Earlier this year, I wrote a post about punk Islam in response to the LA Times’ “Islam, the Koran, and Lots of Questions.” Michael Muhammad Knight’s book about Muslim youth and the American punk music scene, The Taqwacores, as well as a band called The Kominas were mentioned in the last post. Today, I return to these subjects because The Taqwacores will also be the focus of the next Inside Islam radio show, airing this Thursday.
I recently had a conversation with Imran Malik, a Taqwacore and drummer for The Kominas. The band just played at a major music festival and media conference called South by Southwest (SXSW) and a poster from their tour is posted above.
Imran told me about other Taqwacore bands, too. One was started up by some of the same members of The Kominas and called The Dead Bhuttos. Unfortunately, that band failed to take off because the band members, radio stations, and others backed out for political and cultural reasons in Pakistan. I also found Noble Drew, a band that is just getting started. There are many others, and we welcome you to leave your favorites in the comments section below.
The upcoming documentary on Taqwacore bands and feature movie based on the book will probably raise new questions in addition to those raised by Erika Hayasak in The Los Angeles Times. After talking with Imran, however, I’m not convinced that the answers to those questions have to do with just punk music, Islam, or just concern the personal lives of Muslim fans like Hiba Siddiqui.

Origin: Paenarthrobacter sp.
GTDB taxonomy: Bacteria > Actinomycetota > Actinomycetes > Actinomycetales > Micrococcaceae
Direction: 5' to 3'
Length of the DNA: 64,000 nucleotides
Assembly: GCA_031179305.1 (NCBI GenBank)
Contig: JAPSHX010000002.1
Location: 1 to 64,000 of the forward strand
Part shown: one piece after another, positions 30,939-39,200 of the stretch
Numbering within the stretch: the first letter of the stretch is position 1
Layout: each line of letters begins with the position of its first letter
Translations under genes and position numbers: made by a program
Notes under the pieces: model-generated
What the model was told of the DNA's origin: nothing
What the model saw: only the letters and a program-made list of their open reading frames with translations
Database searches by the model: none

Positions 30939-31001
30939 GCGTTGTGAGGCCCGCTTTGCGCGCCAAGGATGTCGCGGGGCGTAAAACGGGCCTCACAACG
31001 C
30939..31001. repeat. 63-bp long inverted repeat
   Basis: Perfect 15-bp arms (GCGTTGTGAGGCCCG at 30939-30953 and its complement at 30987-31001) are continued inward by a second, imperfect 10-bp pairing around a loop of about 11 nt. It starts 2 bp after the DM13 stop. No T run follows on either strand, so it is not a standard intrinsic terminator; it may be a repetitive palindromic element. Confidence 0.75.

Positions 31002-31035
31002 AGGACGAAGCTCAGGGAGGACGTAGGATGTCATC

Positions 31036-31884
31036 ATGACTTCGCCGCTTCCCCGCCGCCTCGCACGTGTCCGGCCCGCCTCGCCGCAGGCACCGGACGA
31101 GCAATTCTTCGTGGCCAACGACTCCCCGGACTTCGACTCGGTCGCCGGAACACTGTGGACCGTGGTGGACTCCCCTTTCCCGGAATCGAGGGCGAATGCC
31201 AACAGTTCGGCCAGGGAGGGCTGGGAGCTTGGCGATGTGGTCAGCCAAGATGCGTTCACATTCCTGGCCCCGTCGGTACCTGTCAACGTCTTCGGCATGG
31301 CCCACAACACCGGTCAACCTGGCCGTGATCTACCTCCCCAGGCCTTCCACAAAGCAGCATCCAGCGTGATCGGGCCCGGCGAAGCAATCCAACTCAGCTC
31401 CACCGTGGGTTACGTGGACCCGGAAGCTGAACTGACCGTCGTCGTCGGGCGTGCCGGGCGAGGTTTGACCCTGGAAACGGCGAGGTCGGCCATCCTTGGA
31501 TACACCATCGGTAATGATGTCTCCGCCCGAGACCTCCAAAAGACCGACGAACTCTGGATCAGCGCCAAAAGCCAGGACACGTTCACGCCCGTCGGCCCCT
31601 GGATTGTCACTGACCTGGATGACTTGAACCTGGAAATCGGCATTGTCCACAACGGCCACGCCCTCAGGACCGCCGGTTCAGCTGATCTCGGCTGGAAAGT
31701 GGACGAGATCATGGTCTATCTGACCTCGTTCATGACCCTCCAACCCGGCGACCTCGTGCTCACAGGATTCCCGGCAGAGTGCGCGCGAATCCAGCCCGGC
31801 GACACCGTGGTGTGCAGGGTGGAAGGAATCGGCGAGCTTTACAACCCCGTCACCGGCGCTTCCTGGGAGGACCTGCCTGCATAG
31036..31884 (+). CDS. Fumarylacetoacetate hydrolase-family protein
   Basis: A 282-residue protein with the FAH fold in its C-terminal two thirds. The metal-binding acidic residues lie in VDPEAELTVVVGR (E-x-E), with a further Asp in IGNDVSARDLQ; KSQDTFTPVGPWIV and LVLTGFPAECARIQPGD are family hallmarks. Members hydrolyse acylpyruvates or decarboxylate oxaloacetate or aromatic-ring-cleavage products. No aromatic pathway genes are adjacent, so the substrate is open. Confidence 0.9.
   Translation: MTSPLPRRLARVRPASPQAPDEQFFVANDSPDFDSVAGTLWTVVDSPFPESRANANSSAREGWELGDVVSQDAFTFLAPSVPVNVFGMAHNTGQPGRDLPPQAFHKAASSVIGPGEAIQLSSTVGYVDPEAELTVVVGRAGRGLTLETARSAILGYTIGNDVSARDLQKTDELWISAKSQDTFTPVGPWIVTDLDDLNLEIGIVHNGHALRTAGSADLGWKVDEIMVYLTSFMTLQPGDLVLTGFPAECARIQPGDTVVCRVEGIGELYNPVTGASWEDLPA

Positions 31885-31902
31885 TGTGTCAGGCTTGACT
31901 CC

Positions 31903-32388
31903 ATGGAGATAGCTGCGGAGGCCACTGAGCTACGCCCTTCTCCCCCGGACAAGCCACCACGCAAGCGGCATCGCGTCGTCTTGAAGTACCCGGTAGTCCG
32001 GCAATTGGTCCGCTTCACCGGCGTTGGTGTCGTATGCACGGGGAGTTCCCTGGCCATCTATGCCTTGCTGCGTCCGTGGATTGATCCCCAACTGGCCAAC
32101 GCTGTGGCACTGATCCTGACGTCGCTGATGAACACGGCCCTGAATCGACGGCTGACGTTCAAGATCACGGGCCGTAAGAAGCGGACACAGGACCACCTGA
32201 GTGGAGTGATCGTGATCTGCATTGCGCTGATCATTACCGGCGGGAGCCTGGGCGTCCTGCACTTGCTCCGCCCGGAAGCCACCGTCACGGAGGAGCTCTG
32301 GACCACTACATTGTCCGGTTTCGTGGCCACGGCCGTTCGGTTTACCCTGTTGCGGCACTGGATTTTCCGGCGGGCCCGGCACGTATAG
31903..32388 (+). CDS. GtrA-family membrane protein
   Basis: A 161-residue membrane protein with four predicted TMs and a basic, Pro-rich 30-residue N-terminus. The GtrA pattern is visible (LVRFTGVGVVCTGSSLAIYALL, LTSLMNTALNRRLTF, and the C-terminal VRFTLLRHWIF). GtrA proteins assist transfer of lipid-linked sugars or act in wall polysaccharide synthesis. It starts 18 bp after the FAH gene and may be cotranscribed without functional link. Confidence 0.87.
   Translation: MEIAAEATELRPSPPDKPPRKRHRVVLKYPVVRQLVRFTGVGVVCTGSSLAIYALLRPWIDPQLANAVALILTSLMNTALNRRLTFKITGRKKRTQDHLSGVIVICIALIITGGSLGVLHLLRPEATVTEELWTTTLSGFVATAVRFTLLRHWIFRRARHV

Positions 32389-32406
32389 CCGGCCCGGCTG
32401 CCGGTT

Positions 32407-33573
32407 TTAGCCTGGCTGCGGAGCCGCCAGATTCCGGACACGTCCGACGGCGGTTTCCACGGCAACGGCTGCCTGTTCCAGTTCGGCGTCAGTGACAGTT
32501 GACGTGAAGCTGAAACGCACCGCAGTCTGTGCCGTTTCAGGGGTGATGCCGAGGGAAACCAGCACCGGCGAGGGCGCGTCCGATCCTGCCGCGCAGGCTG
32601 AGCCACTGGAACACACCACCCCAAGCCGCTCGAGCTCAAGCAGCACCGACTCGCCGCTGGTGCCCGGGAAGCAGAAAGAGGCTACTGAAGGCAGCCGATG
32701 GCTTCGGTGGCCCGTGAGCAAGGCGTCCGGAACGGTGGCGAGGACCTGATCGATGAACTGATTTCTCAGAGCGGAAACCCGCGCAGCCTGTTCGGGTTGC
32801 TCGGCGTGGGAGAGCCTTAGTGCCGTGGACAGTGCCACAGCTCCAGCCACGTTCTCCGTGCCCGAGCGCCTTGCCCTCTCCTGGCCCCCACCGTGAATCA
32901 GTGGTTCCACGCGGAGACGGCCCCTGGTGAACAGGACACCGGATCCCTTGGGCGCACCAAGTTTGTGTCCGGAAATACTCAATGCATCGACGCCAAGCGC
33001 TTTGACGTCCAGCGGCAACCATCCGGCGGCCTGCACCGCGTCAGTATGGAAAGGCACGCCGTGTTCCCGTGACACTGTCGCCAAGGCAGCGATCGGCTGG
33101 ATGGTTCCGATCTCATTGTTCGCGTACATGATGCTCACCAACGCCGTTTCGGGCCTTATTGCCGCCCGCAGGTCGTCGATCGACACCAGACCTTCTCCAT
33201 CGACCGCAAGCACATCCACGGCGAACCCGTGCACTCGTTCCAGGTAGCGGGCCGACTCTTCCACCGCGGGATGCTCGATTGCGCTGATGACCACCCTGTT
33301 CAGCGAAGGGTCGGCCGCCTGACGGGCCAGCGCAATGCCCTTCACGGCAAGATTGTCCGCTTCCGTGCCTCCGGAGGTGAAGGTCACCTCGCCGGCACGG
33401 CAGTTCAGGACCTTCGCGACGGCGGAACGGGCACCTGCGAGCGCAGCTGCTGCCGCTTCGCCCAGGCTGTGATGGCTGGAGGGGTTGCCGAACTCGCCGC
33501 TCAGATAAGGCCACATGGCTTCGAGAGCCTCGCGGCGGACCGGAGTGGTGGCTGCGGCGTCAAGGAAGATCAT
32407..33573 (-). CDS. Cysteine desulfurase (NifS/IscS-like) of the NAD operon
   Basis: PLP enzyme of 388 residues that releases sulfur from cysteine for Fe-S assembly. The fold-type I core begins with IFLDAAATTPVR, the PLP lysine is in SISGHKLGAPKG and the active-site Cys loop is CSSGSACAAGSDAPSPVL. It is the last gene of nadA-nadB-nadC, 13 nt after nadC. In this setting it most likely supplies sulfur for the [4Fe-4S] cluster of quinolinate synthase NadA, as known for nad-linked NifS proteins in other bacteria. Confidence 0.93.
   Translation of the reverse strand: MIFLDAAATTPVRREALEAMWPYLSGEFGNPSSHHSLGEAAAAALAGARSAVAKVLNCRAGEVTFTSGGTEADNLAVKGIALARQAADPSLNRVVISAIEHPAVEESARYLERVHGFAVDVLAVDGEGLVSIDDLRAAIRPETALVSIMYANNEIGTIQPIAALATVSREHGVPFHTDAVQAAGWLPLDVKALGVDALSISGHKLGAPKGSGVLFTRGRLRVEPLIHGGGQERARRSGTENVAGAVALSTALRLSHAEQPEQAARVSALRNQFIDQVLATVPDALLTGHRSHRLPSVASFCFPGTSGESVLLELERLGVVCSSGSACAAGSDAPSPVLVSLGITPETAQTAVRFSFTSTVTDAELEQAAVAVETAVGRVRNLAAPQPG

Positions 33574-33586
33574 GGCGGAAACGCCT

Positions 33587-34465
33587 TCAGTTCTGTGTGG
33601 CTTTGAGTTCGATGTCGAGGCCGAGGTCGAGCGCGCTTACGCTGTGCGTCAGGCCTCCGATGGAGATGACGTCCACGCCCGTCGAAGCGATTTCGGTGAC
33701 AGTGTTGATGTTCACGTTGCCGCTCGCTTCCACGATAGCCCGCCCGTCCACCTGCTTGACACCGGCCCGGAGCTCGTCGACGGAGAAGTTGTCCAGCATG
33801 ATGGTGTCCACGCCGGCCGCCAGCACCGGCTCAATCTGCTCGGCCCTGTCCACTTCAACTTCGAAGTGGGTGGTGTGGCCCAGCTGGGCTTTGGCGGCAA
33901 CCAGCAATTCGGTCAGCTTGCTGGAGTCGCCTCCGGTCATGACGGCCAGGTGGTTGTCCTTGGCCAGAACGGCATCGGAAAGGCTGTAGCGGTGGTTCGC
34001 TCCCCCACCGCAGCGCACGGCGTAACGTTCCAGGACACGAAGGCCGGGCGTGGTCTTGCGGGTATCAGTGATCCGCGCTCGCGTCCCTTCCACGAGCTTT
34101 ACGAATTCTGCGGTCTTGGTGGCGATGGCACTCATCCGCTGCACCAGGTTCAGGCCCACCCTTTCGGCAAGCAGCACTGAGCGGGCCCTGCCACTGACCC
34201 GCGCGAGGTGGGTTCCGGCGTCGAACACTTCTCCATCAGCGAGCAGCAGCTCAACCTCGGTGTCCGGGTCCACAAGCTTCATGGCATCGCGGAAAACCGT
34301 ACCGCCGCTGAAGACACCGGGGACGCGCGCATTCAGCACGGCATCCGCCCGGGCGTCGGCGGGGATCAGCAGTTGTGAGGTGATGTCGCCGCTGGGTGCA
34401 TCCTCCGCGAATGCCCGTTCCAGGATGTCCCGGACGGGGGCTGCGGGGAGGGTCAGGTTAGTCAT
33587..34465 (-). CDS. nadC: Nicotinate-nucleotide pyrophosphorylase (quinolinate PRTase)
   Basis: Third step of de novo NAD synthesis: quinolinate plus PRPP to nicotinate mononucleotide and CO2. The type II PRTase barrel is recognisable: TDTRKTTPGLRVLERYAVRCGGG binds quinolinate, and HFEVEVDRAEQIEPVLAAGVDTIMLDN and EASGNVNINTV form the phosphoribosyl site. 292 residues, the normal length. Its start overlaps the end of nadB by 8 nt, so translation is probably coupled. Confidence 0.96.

On the recently launched Taqwacore’s Webizine, director of the documentary Omar Majeed writes:
Perfect images defining Taqwacore would always remain elusive, sometimes to my chagrin. Taqwacore, the real-life phenomenon, is an abstraction, or blank cheque for trying various personas before settling on one. It is a mediated, meta and mercurial process. It is play time for Muslim music makers and crazed poets. Easier to capture in drama, painting, comic, poem or song … but a bitch to make a documentary about.
In many ways, Taqwacores are beginning a new conversation in America. Not only are Taqwacores unlike other Muslim communities in the US but “punk Islam” has really been absent from online and mainstream news conversations until this year. The Taqwacores movement as well, as Imran told me, is only beginning and being led by the bands not the book. As the movement stands, the reason behind it was best described by the music and a story of “life imitating art.”
If you want to read more from Imran Malik and other Taqwacores as the story develops, they’ve begun posting entries on bands, concerts, and even commentary on Yusuf Islam (formerly known as Cat Stevens). Don’t forget to let them know what you think and why this conversation is important as well in the comments below.